Other structures around the island provide miscellaneous benefits. A Mii News tower brings you silly news updates twice a day. The Observation Tower allows you to ask everyone predefined questions. The Beach gives you the ability to have everyone choose between two options. All of these are nice little perks that come with the game but they really fail to leave an impression. Perhaps the most fun to play with is the Rankings Board where various statistics can be viewed. How popular a Mii is, how pampered they are, who they're most likely to fall in love with. Unfortunately this again is a passive experience that is only updated once per day.

While we're yet to discover every type of leaderboard, the game continues to be controversial. There was quite the backlash against Nintendo when the studio initially announced that it would not support homosexual relationships in Tomodachi. It has since retracted that statement, saying future titles will support this, but it appears as if there is a leaderboard for "Girl Charm Ranking" another way of saying who the most desirable women are. There is no leaderboard for men.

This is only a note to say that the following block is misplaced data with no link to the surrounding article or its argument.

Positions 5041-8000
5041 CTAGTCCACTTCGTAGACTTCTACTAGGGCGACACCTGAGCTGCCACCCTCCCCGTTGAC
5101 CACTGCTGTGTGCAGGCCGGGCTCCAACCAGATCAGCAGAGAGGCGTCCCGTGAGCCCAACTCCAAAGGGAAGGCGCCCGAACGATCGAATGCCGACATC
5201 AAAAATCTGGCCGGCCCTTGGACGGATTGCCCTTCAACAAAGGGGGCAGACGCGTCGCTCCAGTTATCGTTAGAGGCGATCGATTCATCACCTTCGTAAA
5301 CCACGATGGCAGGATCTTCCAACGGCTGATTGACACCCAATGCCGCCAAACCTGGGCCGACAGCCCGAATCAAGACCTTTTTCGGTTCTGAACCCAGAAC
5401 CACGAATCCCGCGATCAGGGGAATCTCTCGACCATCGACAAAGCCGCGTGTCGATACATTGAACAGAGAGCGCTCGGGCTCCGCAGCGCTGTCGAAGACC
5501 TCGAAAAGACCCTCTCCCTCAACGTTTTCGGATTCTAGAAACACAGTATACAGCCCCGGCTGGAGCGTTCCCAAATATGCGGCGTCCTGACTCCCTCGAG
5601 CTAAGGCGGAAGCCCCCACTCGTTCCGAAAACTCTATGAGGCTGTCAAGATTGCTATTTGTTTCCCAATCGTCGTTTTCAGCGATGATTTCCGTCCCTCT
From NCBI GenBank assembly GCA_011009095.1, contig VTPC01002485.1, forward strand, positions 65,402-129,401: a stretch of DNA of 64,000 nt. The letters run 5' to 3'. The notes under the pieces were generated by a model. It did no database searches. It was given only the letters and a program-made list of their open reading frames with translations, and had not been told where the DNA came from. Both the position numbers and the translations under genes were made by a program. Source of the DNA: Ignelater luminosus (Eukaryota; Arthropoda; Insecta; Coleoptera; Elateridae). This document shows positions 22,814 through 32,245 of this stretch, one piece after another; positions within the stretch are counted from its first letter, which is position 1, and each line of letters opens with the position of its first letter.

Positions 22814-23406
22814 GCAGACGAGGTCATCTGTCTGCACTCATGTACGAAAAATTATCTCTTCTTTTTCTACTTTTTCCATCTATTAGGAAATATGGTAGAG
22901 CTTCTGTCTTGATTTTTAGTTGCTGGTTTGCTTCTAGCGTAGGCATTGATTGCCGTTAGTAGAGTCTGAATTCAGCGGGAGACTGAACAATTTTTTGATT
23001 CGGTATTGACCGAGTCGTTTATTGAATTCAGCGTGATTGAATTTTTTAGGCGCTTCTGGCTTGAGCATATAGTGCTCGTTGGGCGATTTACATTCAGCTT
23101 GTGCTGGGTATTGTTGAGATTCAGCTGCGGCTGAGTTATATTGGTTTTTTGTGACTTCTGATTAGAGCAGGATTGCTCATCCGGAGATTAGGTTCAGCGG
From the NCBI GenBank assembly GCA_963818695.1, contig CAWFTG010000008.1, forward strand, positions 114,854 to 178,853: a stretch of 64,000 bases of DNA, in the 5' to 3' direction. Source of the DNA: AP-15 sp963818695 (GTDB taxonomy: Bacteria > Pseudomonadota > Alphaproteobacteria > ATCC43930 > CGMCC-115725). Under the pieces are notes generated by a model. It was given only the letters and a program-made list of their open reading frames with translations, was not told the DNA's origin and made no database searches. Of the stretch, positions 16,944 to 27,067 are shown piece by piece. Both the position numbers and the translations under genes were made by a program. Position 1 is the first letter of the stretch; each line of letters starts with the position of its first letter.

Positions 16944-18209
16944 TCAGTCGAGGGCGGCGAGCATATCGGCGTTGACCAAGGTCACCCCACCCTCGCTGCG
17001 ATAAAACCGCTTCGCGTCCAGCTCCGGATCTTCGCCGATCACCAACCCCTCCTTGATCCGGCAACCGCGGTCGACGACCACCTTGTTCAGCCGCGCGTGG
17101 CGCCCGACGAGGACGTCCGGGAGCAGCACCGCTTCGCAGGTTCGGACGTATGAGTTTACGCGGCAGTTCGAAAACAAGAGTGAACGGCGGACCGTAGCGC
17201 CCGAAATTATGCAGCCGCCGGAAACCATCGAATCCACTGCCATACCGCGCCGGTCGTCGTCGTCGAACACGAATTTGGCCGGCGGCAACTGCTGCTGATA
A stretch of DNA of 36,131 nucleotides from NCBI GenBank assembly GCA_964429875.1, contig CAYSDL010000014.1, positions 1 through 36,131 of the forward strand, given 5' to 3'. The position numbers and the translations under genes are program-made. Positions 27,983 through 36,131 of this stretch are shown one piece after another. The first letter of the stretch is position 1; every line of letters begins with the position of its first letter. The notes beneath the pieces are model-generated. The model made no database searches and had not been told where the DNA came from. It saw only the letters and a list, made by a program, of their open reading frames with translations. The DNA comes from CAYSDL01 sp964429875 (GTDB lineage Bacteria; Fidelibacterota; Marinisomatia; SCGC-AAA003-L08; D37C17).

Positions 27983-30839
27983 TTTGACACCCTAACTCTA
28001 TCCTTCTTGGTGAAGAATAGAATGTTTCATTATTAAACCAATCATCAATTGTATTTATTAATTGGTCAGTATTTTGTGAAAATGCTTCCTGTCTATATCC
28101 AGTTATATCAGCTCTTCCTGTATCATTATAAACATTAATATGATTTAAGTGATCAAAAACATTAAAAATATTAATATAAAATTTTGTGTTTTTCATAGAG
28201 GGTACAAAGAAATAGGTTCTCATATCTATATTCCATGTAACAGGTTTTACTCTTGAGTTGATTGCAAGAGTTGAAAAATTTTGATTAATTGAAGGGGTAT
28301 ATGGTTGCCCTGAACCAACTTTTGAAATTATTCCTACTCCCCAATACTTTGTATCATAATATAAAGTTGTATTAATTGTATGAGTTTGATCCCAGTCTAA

Through the Port you can spotpass and streetpass other player's travelers and obtain items from them. We didn't get to extensively test this feature set but the title does well to explain exactly what would happen when this occurs.

Tomodachi Life sports a relatively shallow feature set for a title that sets you back forty dollars. Ultimately that's the title's biggest downfall. Had this been cheaper, it'd be an experience that you could return to occasionally if only to keep things changing. However, for its price we want to be able to dig deep into the title for at least the first couple of days. That said, Nintendo doesn't allow us enough freedom. Within the first week you'll easily find yourself repeating the same task upwards of 30 times. There just isn't enough variety to sustain long term gameplay. Regretfully we have to accept that Tomodachi's first venture into the West leaves more to be desired.